Periodontal Disease

Periodontal disease is a serious condition where the bone and supporting structure around the tooth is damaged and lost over time.

This is due to a long-standing bacterial infection. If left untreated teeth can become loose, painful and abscessed and usually need extraction.

Periodontal disease is the term given to a range of teeth and gum conditions from Gingivitis to more serious Advanced Periodontitis.

Periodontal disease increases risk factors for systemic medical conditions like diabetes, heart attacks and strokes and is one of the more common diseases of Australian adults.

Unfortunately it is painless in the early stages. Unless you are diagnosed early and start taking steps to manage the disease, it can be hard and expensive to control. Once diagnosed you should not ignore periodontal disease as it can lead to more serious problems.

Who is at risk of periodontal disease?

The following risk factors have been identified:

  • smoking
  • diabetic
  • high blood pressure
  • family history of periodontal disease
  • poor general health

How can I tell if I have periodontal disease?

Common Signs and Symptoms include:

  • Bleeding, inflamed, spongy gums
  • Wobbly teeth
  • Teeth changing shape/ moving / gaps appearing between teeth
  • Toothache
  • Bad breath
  • Bad taste in mouth
  • Abscesses
  • Fit of the denture has changed
  • Bright red gums
  • Tender gums
  • Bleeding gums while brushing, flossing or eating
  • Receding gums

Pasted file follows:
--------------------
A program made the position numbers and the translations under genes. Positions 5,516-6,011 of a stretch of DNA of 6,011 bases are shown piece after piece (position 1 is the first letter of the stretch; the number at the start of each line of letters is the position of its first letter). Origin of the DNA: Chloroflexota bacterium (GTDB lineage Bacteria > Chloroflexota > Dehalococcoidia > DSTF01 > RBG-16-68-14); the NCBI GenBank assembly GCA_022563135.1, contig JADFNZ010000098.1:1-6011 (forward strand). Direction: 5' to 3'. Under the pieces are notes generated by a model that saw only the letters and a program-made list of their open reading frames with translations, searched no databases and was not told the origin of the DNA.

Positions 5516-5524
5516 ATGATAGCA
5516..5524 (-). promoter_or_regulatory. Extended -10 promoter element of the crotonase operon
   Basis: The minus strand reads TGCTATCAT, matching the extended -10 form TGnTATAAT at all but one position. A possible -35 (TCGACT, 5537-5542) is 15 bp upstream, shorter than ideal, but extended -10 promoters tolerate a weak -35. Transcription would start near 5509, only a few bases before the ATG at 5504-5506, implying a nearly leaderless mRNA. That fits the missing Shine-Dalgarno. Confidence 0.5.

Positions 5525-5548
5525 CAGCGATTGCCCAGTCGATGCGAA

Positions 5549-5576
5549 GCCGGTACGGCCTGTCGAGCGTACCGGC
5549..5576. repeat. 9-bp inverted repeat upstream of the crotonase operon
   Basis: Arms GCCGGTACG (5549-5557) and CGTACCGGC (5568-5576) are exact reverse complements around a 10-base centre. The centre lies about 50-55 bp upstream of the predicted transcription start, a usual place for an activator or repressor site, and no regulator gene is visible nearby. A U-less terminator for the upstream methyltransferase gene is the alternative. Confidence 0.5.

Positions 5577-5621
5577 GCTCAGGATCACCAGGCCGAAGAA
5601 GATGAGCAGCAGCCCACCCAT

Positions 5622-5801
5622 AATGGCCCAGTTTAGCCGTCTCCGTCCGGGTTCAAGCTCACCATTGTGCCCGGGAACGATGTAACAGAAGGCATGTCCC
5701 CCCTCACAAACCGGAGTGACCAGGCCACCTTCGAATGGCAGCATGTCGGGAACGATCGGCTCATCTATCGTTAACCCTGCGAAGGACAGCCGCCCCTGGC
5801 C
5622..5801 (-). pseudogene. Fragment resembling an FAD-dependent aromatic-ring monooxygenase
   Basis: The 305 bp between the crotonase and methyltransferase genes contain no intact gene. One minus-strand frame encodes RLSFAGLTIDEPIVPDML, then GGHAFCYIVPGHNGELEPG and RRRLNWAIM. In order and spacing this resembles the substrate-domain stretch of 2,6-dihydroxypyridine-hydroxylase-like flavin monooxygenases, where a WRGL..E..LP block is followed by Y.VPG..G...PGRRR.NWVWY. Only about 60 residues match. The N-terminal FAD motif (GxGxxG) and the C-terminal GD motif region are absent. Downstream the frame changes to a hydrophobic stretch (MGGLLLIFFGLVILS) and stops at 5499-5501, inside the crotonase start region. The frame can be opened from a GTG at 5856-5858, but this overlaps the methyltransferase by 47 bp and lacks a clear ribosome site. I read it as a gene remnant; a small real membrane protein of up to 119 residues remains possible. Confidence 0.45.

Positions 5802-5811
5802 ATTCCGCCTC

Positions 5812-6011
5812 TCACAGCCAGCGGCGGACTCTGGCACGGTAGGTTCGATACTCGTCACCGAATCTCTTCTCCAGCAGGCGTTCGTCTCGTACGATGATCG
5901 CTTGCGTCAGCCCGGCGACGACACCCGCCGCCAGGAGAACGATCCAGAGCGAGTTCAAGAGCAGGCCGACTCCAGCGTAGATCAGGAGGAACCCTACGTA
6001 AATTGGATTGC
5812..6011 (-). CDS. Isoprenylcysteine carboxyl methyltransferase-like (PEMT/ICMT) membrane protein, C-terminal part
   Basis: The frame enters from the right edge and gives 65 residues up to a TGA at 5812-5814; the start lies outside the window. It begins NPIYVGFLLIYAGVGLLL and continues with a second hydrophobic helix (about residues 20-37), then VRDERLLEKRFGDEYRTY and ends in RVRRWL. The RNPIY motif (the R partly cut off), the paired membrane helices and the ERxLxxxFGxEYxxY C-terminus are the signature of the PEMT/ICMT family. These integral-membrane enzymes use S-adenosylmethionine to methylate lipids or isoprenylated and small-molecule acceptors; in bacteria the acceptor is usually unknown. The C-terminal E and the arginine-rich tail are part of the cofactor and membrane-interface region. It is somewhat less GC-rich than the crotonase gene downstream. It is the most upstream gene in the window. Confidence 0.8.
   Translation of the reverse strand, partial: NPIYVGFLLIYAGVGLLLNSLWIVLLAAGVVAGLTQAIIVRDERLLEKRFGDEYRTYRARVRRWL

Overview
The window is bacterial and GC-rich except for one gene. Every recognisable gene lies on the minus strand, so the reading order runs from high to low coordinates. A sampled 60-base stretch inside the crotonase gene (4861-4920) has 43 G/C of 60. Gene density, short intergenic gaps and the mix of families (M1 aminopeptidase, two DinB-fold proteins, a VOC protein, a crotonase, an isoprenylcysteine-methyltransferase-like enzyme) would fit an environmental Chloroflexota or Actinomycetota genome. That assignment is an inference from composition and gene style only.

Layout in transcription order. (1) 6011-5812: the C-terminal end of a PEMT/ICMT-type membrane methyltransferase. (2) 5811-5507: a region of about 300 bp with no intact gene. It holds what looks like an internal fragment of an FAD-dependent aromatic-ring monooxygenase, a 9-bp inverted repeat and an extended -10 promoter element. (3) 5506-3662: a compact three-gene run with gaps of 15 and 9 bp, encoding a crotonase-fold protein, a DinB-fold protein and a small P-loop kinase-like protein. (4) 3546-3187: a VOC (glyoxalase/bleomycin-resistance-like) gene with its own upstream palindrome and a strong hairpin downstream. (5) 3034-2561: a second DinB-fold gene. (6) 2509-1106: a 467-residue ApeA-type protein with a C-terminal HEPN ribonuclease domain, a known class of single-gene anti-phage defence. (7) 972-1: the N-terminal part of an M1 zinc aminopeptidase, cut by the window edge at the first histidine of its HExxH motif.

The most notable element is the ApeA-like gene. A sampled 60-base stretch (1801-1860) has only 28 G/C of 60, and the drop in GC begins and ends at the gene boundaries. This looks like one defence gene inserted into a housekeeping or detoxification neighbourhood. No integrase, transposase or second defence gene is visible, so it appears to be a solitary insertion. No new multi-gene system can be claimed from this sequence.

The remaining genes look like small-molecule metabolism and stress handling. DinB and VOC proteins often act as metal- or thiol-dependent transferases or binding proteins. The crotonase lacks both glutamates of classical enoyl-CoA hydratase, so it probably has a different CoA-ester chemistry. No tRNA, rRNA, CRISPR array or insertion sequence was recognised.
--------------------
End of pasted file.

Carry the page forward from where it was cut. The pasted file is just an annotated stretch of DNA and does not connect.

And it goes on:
We test every single patient for periodontal disease as standard protocol. We use a periodontal probe, which measures the depth between the tooth and the gum. 

How do you get periodontal disease?

Usually, periodontal disease begins because a person hasn’t managed to remove enough of the bacteria (we call it plaque or a biofilm) to stop their immune system overreacting.

If your immune system flares up, inflammation sets in and the build-up hardens around your teeth. This build-up of plaque, calculus and bacteria can become more aggressive and do more damage, attacking bone and gums unless it’s reversed.

Treatment

Treatment depends on how severe your case of periodontal disease is. For the mildest form, you might just need to change the way you clean your teeth, have a thorough check up and clean, or perhaps use different toothpaste.

For long-standing or more severe disease, our dental hygienist may need to perform an especially thorough type of cleaning (not just a scale and clean).

There are particular ways to brush, floss or “picksters” your teeth to reverse gum disease. Your dental hygienist or oral therapist will show you how to care for your teeth and gums (including brushing and flossing), and schedule a follow-up appointment to make sure the disease progressed.

If you have advanced periodontal disease, you may need a referral to a specialist, or surgery to halt its spread

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